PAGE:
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Seeking a method to:

Take whitespace separated tokens in a String; return a suggested Word


ie:
Google Search can take "fonetic wrd nterpreterr",
and atop of the result page it shows "Did you mean: phonetic word interpreter"

A solution in any of the C* languages or Java would be preferred.


Are there any existing Open Libraries which perform such functionality?

Or is there a way to Utilise a Google API to request a suggested word?

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Is the issue the checking of spellings or checking of alternate similar spellings suggesting based on your own data? –  Tristan Warner-Smith Apr 1 '09 at 10:11

8 Answers 8

up vote 11 down vote accepted
+50

In his article How to Write a Spelling Corrector, Peter Norvig discusses how a Google-like spellchecker could be implemented. The article contains a 20-line implementation in Python, as well as links to several reimplementations in C, C++, C# and Java. Here is an excerpt:

The full details of an industrial-strength spell corrector like Google's would be more confusing than enlightening, but I figured that on the plane flight home, in less than a page of code, I could write a toy spelling corrector that achieves 80 or 90% accuracy at a processing speed of at least 10 words per second.

Using Norvig's code and this text as training set, i get the following results:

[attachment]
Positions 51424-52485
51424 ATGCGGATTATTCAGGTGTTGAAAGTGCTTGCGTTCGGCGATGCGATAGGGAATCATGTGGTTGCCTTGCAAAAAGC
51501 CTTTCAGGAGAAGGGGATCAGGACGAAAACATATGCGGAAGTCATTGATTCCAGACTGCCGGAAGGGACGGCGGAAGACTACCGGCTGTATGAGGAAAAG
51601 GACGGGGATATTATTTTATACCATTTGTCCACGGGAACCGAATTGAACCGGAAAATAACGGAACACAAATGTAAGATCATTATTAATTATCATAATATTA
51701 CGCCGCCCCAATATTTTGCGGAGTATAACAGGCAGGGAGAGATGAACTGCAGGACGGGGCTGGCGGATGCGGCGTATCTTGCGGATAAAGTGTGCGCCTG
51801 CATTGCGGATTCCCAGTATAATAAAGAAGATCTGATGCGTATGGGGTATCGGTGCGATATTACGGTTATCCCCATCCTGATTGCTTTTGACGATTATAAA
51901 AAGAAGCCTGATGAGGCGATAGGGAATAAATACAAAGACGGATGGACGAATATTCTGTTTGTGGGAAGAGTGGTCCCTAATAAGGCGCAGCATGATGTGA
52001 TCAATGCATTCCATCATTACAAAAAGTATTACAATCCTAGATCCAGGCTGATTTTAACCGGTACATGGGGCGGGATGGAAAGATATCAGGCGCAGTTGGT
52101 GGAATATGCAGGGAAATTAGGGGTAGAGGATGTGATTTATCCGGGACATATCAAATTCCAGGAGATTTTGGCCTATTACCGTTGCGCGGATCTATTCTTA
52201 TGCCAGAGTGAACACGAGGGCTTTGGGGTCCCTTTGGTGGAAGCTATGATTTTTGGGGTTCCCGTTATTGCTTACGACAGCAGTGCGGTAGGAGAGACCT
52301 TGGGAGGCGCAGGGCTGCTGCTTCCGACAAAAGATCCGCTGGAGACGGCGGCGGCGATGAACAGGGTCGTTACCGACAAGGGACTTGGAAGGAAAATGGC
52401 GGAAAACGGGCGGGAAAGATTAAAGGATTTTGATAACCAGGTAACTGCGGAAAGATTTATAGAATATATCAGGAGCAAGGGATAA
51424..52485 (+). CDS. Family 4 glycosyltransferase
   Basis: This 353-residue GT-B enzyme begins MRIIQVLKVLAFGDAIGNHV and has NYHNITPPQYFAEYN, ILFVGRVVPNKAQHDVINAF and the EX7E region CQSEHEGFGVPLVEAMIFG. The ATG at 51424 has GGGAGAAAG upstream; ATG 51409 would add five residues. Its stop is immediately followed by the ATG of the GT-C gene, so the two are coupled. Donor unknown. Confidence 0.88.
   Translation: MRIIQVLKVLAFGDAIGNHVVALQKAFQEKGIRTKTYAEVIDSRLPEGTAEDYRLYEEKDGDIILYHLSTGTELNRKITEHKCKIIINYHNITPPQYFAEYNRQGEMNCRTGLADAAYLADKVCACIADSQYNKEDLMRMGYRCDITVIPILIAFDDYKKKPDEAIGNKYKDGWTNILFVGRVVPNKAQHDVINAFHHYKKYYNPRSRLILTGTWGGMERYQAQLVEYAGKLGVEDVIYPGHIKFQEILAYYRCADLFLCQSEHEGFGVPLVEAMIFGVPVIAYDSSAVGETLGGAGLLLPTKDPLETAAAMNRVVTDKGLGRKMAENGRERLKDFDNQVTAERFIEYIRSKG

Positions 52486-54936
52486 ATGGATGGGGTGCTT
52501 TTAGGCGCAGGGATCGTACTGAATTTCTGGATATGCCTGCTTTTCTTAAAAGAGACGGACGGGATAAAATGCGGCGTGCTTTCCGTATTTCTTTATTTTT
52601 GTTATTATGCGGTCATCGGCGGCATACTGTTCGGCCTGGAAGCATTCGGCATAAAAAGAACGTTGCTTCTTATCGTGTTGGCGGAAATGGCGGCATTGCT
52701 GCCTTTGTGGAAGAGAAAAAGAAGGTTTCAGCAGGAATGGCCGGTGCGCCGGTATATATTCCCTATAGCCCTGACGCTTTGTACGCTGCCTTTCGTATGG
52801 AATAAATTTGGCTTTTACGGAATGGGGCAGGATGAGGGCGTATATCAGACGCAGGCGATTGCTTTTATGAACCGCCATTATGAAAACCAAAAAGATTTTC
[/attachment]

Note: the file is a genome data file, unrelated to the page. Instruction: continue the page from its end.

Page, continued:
>>> import spellch
>>> [spellch.correct(w) for w in 'fonetic wrd nterpreterr'.split()]
['phonetic', 'word', 'interpreters']
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Personally I wrote my own Java implementation, and that "spelling corrector" really rocks. Many thanks to Peter Norvig for his great job. The main issue is to find a good compromise (time/size) in filling the dictionnary with "correct words". +1 for me for such a solution. –  Matthieu BROUILLARD Apr 2 '09 at 18:44

You can use the yahoo web service here: http://developer.yahoo.com/search/web/V1/spellingSuggestion.html

However it's only a web service... (i.e. there are no APIs for other language etc..) but it outputs JSON or XML, so... pretty easy to adapt to any language...

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You can also use the Google API's to spell check. There is an ASP implementation here (I'm not to credit for this, though).

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First off:

Use the one of your choice. I suspect it runs the query against a spell-checking engine with a word limit of exactly one, it then does nothing if the entire query is valid, otherwise it replaces each word with that word's best match. In other words, the following algorithm (an empty return string means that the query had no problems):

startup()
{
   set the spelling engines word suggestion limit to 1
}

option 1()
{
   int currentPosition = engine.NextWord(start the search at word 0, querystring);

   if(currentPosition == -1)
      return empty string; // Query is a-ok.